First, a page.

Majoritarianism is the idea that collective decisions are made rightly when they reflect the views of the majority.
When there are more than two options, it can happen that no option reflects the views of the majority. It is not clear whether majoritarianism has implications for such cases. One possible interpretation of majoritarianism for such cases involves the “Condorcet criterion.” This is the criterion that if there is an option that secures a majority when paired head-to-head against every other option, then that option is the one that should be chosen. Most but not all voting theorists agree that voting rules for selecting among more than two options should satisfy the Condorcet criterion.
Even if majoritarianism is accepted and the Condorcet criterion is accepted as an expression of majoritarianism, that does not resolve all issues with respect to which option should be chosen when there are more than two, because of the possibility of majority-rule cycles. A majority-rule...
- Arrow K (1963) Social choice and individual values, 2nd edn. Yale University Press, New HavenGoogle Scholar
- Black D (1958) The theory of committees and elections. Cambridge University Press, CambridgeGoogle Scholar
- Bordes G, Tideman N (1991) Independence of irrelevant alternatives in the theory of voting. Theory Decis 30:163–186Google Scholar
- Bowen HR (1943) The interpretation of voting in the allocation of economic resources. Q J Econ 58:27–48Google Scholar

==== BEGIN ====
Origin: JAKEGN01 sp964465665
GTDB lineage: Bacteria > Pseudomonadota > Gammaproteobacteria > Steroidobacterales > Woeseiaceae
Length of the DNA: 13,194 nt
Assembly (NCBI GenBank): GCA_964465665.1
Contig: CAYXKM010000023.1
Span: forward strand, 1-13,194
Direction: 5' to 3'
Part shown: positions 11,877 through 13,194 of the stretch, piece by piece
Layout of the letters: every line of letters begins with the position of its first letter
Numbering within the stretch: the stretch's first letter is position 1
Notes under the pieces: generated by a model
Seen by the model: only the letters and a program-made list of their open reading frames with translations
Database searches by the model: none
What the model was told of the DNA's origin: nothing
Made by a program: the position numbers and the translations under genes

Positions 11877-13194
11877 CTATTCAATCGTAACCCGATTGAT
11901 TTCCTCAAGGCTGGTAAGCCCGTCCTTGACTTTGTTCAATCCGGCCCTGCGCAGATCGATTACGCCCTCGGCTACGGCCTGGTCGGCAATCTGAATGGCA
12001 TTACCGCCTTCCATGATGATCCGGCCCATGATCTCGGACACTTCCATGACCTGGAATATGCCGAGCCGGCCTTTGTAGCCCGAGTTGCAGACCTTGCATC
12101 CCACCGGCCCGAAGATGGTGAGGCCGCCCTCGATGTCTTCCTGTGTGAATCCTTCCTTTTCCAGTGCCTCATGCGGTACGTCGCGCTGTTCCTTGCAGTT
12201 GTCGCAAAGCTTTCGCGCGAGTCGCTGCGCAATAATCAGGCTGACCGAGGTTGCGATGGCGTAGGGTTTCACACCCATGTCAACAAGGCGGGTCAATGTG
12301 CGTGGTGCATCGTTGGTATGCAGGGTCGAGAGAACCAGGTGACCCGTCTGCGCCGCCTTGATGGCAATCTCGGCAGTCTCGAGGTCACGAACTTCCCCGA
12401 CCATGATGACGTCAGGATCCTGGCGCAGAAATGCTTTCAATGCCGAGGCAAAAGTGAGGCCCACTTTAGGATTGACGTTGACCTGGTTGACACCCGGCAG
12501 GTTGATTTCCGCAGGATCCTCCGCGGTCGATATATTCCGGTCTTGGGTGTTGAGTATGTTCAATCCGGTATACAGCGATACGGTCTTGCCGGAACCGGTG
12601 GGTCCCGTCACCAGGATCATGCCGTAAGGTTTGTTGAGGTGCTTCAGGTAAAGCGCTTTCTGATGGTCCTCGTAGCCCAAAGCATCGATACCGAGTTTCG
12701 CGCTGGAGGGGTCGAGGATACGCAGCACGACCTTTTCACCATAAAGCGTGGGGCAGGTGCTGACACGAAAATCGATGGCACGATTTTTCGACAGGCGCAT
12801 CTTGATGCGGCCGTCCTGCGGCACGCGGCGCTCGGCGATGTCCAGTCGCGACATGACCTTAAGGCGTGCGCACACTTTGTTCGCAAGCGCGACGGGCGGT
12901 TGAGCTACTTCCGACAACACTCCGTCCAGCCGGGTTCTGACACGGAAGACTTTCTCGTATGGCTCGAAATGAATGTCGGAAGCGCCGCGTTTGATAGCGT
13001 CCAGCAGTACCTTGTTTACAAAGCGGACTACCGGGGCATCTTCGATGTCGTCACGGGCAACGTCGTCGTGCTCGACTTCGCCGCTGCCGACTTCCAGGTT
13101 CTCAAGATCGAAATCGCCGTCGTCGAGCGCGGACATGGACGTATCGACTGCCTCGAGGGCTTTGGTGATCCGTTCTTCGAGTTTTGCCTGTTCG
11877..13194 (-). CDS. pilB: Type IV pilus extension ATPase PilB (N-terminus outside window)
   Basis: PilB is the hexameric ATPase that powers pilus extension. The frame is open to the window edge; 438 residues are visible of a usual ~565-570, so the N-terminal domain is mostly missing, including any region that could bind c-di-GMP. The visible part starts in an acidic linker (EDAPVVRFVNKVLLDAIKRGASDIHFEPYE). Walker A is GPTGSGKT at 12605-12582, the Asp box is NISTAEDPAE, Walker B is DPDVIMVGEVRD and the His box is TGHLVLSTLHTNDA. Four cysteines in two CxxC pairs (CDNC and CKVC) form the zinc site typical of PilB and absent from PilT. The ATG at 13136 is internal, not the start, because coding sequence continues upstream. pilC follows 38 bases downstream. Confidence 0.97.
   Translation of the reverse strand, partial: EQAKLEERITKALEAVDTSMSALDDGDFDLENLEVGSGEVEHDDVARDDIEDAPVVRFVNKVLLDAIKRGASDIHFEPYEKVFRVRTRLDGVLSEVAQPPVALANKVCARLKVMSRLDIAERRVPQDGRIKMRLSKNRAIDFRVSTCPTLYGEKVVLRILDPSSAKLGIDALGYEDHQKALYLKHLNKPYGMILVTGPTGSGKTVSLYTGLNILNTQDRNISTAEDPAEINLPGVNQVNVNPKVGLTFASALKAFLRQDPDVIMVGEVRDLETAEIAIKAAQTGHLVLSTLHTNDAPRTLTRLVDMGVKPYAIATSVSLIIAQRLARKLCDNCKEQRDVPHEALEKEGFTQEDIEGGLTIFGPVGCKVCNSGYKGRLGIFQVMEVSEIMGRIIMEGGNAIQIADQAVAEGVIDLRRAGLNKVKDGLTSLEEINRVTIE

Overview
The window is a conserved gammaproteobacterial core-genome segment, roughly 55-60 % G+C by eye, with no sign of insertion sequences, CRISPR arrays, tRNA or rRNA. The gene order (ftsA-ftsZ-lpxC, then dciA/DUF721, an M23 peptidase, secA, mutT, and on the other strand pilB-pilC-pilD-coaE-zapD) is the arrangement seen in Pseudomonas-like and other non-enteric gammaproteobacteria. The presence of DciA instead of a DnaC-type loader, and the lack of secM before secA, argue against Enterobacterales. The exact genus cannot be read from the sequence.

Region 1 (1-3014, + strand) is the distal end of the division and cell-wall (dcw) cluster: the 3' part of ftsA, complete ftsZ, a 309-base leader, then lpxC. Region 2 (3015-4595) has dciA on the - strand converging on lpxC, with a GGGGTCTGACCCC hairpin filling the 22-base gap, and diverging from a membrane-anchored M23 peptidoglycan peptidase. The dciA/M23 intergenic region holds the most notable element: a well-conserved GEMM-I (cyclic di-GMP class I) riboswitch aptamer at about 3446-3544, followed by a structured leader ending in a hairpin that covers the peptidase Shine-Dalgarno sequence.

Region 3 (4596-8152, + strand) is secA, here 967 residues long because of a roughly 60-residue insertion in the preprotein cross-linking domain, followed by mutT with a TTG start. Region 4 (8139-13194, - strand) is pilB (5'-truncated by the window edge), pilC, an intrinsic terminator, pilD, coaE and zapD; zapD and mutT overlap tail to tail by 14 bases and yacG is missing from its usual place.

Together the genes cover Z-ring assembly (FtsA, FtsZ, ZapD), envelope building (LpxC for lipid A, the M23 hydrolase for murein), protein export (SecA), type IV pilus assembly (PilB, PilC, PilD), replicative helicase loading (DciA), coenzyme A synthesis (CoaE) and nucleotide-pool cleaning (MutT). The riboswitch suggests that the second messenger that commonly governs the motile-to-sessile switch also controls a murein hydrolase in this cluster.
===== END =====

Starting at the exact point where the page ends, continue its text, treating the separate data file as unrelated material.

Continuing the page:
- Buchanan J, Tullock G (1962) The calculus of consent. University of Michigan Press, Ann ArborGoogle Scholar
- de Condorcet, MJANC (1785) Essai sur l’Application de l’Analyse à la Probabilité des Décisions Rendues à la Pluralité des Voix. ParisGoogle Scholar
- Heinberg JG (1932) Theories of majority rule. Am Polit Sci Rev 26:452–469Google Scholar
- Larsen JAO (1949) The origin and significance of the counting of votes. Classical Philol 44:164–181Google Scholar
- May KO (1952) A set of independent necessary and sufficient conditions for simple majority decision. Econometrica 20:680–684Google Scholar
- Plott Ch (1967) A notion of equilibrium and its possibility under majority rule. Am Econ Rev 57:787–806Google Scholar
- Polinsky AM (1972) Probabilistic compensation criteria. Q J Econ 86:407–425Google Scholar
- Tideman N (2006) Collective decisions and voting: the potential for public choice. Ashgate, BurlingtonGoogle Scholar